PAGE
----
Instead, advanced technology providers and systems integrators need to get back to the basics of understanding the full extent of individual or industry supply chain challenges needing to be addressed for comprehensive food safety. Let’s become grounded to proven principle that definition of business problem and stakeholder needs comes first, followed by the determination of technology or technologies that are most appropriate to address the challenge.

Blockchain will indeed play an instrumental role in addressing supply chain wide traceability and trust, but certain technical, scalability and deployment cost limitations must be further addressed.

In the specific case of leafy greens and produce, industry stakeholders may well learn another painful lesson that as we approach a new decade, consumers question why this same and potentially deadly problem continues year after year.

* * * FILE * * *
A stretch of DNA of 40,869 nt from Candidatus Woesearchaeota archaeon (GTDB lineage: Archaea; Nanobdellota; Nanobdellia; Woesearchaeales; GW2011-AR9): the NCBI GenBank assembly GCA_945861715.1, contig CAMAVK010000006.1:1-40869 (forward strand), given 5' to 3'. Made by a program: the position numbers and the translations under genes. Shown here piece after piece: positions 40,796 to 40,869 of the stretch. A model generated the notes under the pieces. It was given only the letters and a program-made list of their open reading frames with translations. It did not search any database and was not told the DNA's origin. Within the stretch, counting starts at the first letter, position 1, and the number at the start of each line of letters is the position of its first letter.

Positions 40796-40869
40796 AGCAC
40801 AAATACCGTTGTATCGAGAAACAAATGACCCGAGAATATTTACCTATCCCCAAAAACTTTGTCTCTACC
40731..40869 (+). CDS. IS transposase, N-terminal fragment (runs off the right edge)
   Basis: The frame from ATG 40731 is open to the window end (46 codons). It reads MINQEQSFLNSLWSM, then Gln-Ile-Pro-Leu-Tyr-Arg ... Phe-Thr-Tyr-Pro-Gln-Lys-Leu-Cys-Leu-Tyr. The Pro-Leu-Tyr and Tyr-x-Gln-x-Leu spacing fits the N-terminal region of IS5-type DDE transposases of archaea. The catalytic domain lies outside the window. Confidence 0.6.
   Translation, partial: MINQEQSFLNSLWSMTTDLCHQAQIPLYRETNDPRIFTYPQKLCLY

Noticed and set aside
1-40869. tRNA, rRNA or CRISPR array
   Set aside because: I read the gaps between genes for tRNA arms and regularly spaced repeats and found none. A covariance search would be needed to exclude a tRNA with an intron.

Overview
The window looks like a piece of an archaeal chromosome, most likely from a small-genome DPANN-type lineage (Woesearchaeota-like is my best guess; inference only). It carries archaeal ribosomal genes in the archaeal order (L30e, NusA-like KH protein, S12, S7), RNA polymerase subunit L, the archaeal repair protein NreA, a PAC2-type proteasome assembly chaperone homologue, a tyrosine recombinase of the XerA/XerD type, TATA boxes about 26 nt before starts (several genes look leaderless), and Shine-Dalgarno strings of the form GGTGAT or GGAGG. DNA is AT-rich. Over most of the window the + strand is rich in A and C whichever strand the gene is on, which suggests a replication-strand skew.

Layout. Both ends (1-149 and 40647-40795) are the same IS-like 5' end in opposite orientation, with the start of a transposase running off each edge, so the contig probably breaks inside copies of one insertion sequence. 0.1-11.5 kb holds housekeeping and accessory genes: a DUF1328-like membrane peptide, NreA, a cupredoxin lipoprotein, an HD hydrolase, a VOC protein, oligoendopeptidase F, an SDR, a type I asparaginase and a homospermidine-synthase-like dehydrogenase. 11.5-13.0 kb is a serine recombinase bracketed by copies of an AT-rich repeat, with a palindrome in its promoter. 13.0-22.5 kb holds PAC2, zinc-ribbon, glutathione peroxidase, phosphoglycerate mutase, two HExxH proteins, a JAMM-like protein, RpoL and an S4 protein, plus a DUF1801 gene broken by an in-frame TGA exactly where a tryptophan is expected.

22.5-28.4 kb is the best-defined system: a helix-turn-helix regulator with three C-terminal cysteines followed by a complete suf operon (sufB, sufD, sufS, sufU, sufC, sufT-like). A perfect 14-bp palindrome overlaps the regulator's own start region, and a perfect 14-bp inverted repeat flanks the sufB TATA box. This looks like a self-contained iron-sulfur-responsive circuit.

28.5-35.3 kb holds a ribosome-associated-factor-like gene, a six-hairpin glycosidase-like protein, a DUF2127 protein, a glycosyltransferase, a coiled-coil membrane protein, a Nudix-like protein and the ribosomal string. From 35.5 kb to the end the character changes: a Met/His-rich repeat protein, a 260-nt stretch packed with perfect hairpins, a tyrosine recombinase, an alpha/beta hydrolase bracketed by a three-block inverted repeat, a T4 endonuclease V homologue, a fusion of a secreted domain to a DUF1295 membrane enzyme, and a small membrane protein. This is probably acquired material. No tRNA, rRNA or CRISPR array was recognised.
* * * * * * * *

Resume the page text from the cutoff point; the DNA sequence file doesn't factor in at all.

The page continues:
It is long overdue for food growers, distributors, retailers and indeed their advanced technology partners to come together and solve arguably one of the most vexing problems under the umbrella of food safety- leafy greens supply and distribution networks. At a minimum, item-level brand and origin visibility is mandatory, followed by item-level traceability.

On our part, we pledge to not provide added visibility to more press releases touting Blockchain’s or any other advanced technology’s promise of the solution to food safety. We instead seek clear evidence that certain teams have figured out the overall problem, and have a meaningful solution backed by results.

Hopefully, that will be before this Editor retires. In the meantime, I will be abstaining from eating romaine lettuce originating from U.S. food supply chains. The exception will be romaine lettuce grown in our backyard garden, where the growing conditions and environment are known, and the supply network amounts to the roughly 25 steps to our kitchen.


Bob Ferrari

© Copyright 2019, The Ferrari Consulting and Research Group and the Supply Chain Matters® blog. All rights reserved.